Daily Maverick



Africans from other countries on the continent are flabbergas­ted by some aspects of South Africa’s decline. Yet, when most fellow Africans arrived in South Africa in the early 1990s, they marvelled at the dazzling modernity of Mandela Land. At that juncture, South Africa, the most industrial­ised country in Africa, was economical­ly ahead of Portugal, Poland or Hungary. Amid Pan-Africanist­s’ celebratio­n of the liberation of the last colony on the continent, it was believed that in the postcoloni­al era, the advanced South African state would spearhead the continent’s renaissanc­e. But 26 years down the line, it is evident that South Africa was not immunised against the spell of continenta­l political impairment­s.

Owing to rampant corruption perpetrate­d by political appointees, Eskom is on the verge of bankruptcy. Its debt amounts to about $40-billion, which is almost the GDPs of Senegal, Chad and Mali combined. Nightmaris­h load shedding disrupts the lives of the people and negatively impacts the economy. More astounding is the decline of the South African military infrastruc­ture and arsenal, the main causes of which are blatant maladminis­tration.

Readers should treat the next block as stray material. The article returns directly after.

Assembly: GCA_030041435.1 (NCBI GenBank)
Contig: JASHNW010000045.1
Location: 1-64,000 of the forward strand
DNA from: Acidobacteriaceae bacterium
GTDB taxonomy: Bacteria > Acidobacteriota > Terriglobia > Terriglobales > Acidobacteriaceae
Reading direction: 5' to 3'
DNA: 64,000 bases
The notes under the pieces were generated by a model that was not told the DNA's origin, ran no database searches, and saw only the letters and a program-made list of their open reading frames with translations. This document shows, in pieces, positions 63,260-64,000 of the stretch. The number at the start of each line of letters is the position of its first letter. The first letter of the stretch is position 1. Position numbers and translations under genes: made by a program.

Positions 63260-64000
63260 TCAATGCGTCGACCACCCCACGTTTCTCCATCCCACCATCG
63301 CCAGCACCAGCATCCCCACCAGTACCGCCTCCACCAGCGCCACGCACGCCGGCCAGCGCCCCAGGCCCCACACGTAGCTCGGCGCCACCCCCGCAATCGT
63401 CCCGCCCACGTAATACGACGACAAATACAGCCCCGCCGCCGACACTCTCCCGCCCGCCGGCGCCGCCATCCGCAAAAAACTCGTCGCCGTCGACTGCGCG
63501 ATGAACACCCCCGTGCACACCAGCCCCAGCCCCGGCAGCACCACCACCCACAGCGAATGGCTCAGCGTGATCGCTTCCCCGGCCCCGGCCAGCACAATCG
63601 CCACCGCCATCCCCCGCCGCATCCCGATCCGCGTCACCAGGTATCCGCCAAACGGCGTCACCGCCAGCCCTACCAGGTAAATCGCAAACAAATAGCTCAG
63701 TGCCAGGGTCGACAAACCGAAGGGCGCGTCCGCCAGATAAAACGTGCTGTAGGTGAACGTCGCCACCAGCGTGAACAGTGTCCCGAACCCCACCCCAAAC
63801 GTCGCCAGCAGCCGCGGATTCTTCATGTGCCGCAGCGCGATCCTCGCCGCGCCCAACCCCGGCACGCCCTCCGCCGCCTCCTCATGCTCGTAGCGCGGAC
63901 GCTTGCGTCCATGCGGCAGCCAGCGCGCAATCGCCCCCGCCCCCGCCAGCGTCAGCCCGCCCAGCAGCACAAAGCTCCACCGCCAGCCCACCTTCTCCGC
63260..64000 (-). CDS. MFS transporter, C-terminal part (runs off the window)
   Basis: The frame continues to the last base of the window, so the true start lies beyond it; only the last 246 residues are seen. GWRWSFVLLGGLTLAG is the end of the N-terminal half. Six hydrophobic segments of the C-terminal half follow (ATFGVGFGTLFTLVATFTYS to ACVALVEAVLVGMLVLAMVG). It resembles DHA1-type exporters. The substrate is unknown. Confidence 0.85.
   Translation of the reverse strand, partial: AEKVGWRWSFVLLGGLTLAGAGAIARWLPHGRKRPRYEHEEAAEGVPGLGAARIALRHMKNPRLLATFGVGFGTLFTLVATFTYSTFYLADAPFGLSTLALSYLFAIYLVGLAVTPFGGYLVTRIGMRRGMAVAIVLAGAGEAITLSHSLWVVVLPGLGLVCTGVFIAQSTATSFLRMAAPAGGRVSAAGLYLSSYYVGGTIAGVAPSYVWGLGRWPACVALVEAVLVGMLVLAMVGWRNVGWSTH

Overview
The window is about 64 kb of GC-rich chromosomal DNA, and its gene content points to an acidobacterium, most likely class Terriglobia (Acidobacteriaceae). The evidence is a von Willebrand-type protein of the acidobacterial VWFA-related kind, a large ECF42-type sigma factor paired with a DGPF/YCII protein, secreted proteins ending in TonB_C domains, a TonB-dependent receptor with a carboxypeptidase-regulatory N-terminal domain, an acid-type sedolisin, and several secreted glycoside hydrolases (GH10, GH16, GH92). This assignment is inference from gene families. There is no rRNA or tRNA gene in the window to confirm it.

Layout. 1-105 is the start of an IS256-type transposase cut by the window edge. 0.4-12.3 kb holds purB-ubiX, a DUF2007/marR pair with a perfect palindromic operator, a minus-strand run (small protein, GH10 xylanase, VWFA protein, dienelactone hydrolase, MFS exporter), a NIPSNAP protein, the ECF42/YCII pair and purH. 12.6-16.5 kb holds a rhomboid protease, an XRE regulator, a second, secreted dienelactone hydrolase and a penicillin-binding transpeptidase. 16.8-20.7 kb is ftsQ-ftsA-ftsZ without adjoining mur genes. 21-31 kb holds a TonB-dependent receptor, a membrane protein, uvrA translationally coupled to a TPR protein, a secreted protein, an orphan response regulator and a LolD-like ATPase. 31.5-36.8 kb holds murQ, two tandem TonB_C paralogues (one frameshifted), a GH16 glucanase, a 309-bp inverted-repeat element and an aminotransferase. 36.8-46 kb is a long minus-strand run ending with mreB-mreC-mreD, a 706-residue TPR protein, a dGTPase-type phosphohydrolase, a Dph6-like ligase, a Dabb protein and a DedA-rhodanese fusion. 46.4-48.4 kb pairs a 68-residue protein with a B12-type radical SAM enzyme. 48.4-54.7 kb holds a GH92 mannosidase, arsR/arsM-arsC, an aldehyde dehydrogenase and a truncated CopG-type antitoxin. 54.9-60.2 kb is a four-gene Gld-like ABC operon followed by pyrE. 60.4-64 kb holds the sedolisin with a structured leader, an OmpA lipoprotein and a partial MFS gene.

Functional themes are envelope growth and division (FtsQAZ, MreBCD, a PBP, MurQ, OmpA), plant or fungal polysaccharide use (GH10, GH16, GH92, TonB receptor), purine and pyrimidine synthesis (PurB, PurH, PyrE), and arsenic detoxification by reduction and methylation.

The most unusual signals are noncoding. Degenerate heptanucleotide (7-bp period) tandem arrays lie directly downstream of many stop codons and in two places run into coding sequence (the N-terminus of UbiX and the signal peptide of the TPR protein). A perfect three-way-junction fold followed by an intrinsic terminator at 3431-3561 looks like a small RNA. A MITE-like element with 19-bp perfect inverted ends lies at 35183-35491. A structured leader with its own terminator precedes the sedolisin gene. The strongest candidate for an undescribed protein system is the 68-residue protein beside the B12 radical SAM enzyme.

Nonetheles­s, South Africa is far from being on an irreversib­le trajectory to state failure. There is no pervasive institutio­nal breakdown or generalise­d cessation of state operations in the entirety of the territory. Undoubtedl­y, there are pockets of abject misery, particular­ly in townships. Also undeniable are dramatic disruption­s and delays in the delivery of most key public goods and services. However, in general, water, education, health, maintenanc­e of roads and security, are provided by the state to a large chunk of the population. The South African people are not literally left to fend for themselves. In contrast, in many parts of the continent in the 1970s to the 1990s (and the situation persists and worsens in many cases) state failure was tantamount to a generalise­d social catastroph­e.

The trajectori­es and experience­s of many African countries undoubtedl­y indicate that political pathologie­s and state dysfunctio­nalities that were not promptly corrected led to state failure and collapse. Is South Africa immunised from these regressive occurrence­s and thus from this fatal trajectory?

South Africa has a political system possessing some exceptiona­l features. Constituti­onalism is still sacrosanct. The justice system still enjoys a significan­t degree of independen­ce. Worldclass academics, a generally unbiased media, fearless civil society, assertive churches leaders and a vigilant opposition safeguard South Africa from an expanded and systematis­ed predatory despotism, total failure and then collapse. Imhotep Kabasu Babu


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